Melissa and I are planning our annual trip to the Smokies. We leave in a few weeks. I’ve been going to the Smokies on a regular basis since I went to college at Maryville College in nearby Maryville, TN. It is my favorite of all places. It’s not obviously grand like the scenic views in the West, but it’s more intimate than any place I’ve ever been. It has it all. Weather, clouds, fog, beautiful light, wildlife, flowers, waterfalls, idyllic streams, hiking, camping, photography. What more could you ask?
Years ago, a friend and I discovered a secret place in the Smokies. It’s not really secret, but I’m not telling everyone about it. They have to go with me to see it, unless they find out about it themselves. Selfish? Well, somewhat. You see, the Great Smoky Mountains National Park is one of the most visited parks in the nation. That means that, especially during the peak wildflower season, there are a lot of people there. In college, one of my favorite times for the Smokies was in the late fall and winter, when nobody else went. Now, they close the roads for our “safety” and it’s much less accessible than it was back then. I absolutely LOVE photographing wildflowers. I bring my identification books and I try to shoot every flower I see. I also quiz Melissa on the IDs! Unfortunately, there are others without ethics, that pull the flowers up so they can try to plant them in their yard at home, or trample them, so no one else can see their beauty. I don’t want any part of that. So, I keep this place a relative secret - only for special people to know about.
My friend no longer goes on photographic trips with me. We had one planned, and she had to back out for personal reasons, which I certainly understand. She went into another profession, and I planned to go to the mountains alone. That’s when Melissa asked me to join her at one of her workshops with her former business partner. I was basically their guide for the area. I know it well, having spent probably more hours in the Smokies than I did studying while in college! Since that first trip together, Melissa and I, and sometimes other groups and other individuals, have gone to the Smokies every year. Last year, the weather was supposed to be so horrendous, we altered our plans and stayed at Grandfather Mountain, which also had horrendous weather, but we stayed in one of the cabins. Of course, the Smokies ended up with great weather after all……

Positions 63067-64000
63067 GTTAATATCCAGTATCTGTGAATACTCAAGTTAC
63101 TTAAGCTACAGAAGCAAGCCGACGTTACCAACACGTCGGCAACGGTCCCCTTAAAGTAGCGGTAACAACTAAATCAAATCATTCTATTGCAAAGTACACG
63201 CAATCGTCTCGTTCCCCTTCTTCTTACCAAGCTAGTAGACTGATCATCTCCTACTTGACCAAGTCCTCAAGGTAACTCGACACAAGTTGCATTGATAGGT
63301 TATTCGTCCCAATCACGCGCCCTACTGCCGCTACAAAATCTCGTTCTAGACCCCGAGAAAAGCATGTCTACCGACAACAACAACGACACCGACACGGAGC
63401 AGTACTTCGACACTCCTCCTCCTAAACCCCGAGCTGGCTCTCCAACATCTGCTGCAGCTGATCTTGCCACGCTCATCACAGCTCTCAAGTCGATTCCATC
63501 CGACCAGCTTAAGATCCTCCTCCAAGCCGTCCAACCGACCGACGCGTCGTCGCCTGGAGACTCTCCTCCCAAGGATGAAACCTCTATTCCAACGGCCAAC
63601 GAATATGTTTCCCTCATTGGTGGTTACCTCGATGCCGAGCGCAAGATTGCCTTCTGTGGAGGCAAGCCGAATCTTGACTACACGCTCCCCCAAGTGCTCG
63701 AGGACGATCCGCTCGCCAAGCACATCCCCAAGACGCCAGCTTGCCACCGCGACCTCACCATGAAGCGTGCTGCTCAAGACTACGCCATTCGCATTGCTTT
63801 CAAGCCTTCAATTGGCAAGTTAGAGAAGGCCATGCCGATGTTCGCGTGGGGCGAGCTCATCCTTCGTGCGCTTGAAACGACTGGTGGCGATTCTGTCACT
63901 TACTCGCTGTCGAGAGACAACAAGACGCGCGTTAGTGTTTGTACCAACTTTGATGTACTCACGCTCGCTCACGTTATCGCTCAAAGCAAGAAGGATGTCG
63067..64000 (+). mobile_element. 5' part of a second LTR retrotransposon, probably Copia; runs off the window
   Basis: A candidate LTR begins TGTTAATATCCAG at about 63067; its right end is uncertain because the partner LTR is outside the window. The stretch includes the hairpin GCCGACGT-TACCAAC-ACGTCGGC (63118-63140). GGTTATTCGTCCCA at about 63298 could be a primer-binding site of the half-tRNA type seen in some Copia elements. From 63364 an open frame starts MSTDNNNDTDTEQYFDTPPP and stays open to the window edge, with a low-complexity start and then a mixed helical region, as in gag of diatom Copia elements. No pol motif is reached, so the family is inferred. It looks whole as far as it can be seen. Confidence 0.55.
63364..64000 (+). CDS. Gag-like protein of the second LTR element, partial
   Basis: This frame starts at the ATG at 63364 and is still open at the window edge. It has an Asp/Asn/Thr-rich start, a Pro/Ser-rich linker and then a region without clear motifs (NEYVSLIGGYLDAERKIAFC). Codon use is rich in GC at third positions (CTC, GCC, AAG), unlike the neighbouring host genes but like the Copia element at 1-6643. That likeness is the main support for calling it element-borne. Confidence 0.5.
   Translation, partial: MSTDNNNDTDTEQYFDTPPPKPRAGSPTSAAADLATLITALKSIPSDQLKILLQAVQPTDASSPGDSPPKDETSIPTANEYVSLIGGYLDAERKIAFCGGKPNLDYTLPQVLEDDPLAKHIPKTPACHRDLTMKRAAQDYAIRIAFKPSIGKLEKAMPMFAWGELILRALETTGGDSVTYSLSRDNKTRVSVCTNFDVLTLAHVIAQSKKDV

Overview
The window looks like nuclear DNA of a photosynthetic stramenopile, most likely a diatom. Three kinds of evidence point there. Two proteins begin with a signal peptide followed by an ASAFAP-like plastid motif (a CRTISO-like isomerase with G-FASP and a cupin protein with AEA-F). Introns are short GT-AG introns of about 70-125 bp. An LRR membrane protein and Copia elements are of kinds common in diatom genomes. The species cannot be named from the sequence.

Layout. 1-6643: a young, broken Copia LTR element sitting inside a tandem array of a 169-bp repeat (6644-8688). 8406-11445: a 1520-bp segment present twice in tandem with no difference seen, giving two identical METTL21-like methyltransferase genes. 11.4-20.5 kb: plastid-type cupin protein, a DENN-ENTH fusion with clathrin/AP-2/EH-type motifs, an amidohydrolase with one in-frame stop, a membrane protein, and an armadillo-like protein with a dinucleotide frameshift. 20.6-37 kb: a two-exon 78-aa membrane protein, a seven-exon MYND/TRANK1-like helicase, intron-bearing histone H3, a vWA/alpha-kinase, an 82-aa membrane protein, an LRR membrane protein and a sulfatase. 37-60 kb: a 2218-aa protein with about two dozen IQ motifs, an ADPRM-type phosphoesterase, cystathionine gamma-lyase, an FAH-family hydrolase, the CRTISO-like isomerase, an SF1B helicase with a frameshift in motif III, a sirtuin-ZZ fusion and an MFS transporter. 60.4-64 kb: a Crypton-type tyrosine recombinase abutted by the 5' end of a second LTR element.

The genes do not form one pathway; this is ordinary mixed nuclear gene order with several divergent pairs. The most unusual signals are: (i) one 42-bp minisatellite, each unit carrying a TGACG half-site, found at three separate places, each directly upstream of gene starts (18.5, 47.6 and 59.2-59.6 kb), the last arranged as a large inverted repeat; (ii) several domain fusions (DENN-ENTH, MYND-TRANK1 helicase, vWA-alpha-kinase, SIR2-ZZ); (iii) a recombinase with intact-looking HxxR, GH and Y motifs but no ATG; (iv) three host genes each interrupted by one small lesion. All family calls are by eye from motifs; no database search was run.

Back to the story. This special place is magical. That is the only word for it. Not too bad or long a hike to get in, but it’s a really steep downhill at the end (which, of course, means a steep uphill on the way back) which culminates in this place of unsurpassed beauty. Each time, we have brought our cameras, and each time, we have left with less-than-satisfactory images of this beautiful place. Somehow, though, it’s not a total disappointment. You see, there is more than visual beauty here. There are the sounds of the trees swaying and birds chirping. There is the smell of this place that is like no other. It’s the wildflowers. One of them, phlox, is so heady it takes your breath away. Add early morning mist and a bit of the usual Smokies moisture, and you have a place where gnomes and fairies could live. There are only 2 places I’ve ever seen like this, and both of them are in the Smokies. However, the fragrance here is unsurpassed.
What I’m getting at, is that you can’t always leave a place with pictures that represent what you saw because seeing is only PART of the experience. The people you are with, the smells, the sounds (or lack of them), the weather – it’s all a part of the experience, and some of that can’t possibly be captured in a photograph. It must be documented with a picture, but you can’t take the rest of it back with you.
Melissa and I have been on many, many trips together. We have had several indescribable moments that we have decided aren’t photographic, but almost spiritual. Take the time to breathe it all in and experience wherever you have chosen to venture. You will never forget it. I know, still, that the folks we took down there one year have always remembered that experience, and it’s been talked about ever since we were there. It’s inside you – not in a photograph. We will go there again and attempt to bring it home with us. We know we never will, but it’s taunting us to give it a try. We will. I don’t give up easily, but I just don’t see how we will EVER capture ALL that beauty in a photograph that does it justice. But we will keep going there and keep trying. We’ll continue to seek out places that challenge our photographic skills, but if we can’t do anything but enjoy the moment, it will still be priceless and unforgettable.